Android Auto has been with us since 2014. A lot has happened since Google launched the in-car infotainment platform, not least it being widely adopted across the automotive industry. That wasn’t the case in the early days, where you would rarely find a vehicle with Android Auto. At the time, Google released an app for phones so people could use the platform on their handsets.
The company now says this app is unnecessary and will be closing it. While Android Auto may not have the proliferation of Apple CarPlay, it is included on most new models (support for both rival platforms). Android Auto for phone screens was something of a placeholder that allowed users to use the platform on their smartphone.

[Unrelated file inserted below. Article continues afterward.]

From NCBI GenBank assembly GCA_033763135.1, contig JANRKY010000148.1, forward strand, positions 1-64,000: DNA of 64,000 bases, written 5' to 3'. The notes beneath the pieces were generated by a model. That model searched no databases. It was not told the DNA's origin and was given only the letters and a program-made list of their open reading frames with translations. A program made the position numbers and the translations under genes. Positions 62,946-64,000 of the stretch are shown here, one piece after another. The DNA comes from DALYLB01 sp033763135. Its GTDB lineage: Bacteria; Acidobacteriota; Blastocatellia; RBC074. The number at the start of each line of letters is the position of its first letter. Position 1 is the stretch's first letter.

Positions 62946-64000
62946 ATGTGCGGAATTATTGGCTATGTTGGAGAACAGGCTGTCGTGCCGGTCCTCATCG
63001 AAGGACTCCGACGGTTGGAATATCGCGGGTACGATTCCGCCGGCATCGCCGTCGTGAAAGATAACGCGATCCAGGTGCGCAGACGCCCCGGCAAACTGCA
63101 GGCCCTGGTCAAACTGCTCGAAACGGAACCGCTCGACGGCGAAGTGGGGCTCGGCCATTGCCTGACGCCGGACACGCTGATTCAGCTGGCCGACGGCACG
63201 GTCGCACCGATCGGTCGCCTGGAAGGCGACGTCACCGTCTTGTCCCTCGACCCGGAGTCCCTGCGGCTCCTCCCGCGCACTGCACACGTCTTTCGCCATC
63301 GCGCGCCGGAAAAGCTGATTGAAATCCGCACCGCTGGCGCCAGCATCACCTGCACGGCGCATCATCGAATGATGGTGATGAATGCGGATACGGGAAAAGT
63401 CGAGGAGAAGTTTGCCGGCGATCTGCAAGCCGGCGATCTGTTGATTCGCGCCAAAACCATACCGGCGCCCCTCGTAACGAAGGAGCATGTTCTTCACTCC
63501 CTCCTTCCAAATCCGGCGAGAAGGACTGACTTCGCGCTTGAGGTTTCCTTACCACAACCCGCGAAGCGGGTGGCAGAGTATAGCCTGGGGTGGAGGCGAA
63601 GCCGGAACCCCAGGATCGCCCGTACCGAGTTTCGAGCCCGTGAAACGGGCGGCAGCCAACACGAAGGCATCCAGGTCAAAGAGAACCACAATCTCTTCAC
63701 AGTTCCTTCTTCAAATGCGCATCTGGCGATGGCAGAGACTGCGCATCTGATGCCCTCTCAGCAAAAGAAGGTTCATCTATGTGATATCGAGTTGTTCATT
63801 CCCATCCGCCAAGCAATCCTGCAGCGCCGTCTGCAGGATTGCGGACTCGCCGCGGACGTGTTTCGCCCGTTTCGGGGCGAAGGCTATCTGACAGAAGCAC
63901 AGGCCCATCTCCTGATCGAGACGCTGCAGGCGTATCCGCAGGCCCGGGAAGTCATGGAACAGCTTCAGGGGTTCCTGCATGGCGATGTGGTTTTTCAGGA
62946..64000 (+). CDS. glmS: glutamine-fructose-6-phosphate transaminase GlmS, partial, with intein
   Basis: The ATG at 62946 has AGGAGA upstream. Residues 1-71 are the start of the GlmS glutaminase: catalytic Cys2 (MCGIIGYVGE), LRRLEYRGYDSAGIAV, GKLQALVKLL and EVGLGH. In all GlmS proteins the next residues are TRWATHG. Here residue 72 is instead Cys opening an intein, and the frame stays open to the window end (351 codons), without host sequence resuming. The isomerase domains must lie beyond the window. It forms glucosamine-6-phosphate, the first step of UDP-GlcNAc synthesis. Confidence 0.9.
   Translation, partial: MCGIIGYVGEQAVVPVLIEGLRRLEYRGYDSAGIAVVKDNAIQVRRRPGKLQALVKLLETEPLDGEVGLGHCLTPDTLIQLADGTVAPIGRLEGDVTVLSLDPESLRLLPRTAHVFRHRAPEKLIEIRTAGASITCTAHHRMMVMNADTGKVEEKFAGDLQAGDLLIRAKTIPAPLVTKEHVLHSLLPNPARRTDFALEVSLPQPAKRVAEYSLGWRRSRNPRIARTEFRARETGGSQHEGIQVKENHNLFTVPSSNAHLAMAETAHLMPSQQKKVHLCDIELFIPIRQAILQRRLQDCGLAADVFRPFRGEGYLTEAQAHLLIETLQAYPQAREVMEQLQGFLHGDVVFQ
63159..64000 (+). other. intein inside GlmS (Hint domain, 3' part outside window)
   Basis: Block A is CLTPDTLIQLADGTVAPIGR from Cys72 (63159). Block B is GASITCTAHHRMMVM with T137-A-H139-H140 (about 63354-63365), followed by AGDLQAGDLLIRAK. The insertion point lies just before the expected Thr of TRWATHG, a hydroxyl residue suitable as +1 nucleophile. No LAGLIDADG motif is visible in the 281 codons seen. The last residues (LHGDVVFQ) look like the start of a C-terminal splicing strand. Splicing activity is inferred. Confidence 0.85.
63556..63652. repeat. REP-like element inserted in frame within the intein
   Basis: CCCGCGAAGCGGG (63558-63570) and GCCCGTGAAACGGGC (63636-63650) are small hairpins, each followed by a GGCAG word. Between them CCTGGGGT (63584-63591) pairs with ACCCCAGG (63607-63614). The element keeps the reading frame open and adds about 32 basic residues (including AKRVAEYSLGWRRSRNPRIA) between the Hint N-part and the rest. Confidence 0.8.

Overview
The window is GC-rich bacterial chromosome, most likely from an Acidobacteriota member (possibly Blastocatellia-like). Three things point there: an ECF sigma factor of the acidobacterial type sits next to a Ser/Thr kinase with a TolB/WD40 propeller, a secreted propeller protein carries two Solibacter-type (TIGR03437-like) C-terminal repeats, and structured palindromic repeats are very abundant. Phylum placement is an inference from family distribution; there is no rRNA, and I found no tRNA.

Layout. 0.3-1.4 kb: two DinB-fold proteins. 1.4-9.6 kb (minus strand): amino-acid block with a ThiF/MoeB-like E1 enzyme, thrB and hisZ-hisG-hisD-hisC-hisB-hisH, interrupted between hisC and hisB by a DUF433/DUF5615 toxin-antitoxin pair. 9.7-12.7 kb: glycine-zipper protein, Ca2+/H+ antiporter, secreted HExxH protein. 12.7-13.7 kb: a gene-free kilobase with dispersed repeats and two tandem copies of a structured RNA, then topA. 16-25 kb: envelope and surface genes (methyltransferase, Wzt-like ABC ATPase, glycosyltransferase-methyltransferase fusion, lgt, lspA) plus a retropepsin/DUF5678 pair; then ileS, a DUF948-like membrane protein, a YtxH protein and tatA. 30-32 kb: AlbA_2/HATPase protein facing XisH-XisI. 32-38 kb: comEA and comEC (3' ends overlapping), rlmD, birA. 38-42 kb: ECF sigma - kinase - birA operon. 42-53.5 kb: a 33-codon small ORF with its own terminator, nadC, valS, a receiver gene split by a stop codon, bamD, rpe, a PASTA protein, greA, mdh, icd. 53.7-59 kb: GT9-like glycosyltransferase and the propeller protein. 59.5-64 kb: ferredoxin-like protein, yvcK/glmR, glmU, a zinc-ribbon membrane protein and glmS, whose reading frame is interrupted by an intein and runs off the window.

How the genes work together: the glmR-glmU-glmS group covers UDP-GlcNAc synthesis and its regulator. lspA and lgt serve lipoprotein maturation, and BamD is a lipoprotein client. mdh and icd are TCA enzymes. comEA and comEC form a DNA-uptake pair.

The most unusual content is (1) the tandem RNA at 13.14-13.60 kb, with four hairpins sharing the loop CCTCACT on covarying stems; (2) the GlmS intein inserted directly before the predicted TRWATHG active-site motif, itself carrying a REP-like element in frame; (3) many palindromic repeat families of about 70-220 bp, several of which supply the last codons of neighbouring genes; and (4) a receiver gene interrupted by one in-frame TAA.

Now most people can do that in their vehicle infotainment system, the need for the smartphone app has gone. Especially as Google has been increasingly building out Android Auto. In 2020, the company brought Google Assistant driving mode to the United States and globally in April. This is important because it means Google Assistant driving mode essentially replaces Android Auto for phone screens.
And that is exactly what Google is telling people in a prompt when they fire up Android Auto on their smartphone:
“Android Auto is now only available for car screens. On your phone, try Google Assistant driving mode instead.”
It seems this message is only appearing on Google’s own Pixel Phones, and only those running Android 12. It is unclear what happens on older versions of the OS, but the message seems clear enough… no more Android Auto on smartphones.
Tip of the day: To prevent attackers from capturing your password, Secure Sign-in asks the user to perform a physical action that activates the sign-in screen. In some cases, this is a dedicated “Windows Security” button, but the most common case in Windows 10 is the Ctrl+Alt Del hotkey. In our tutorial, we show you how to activate this feature.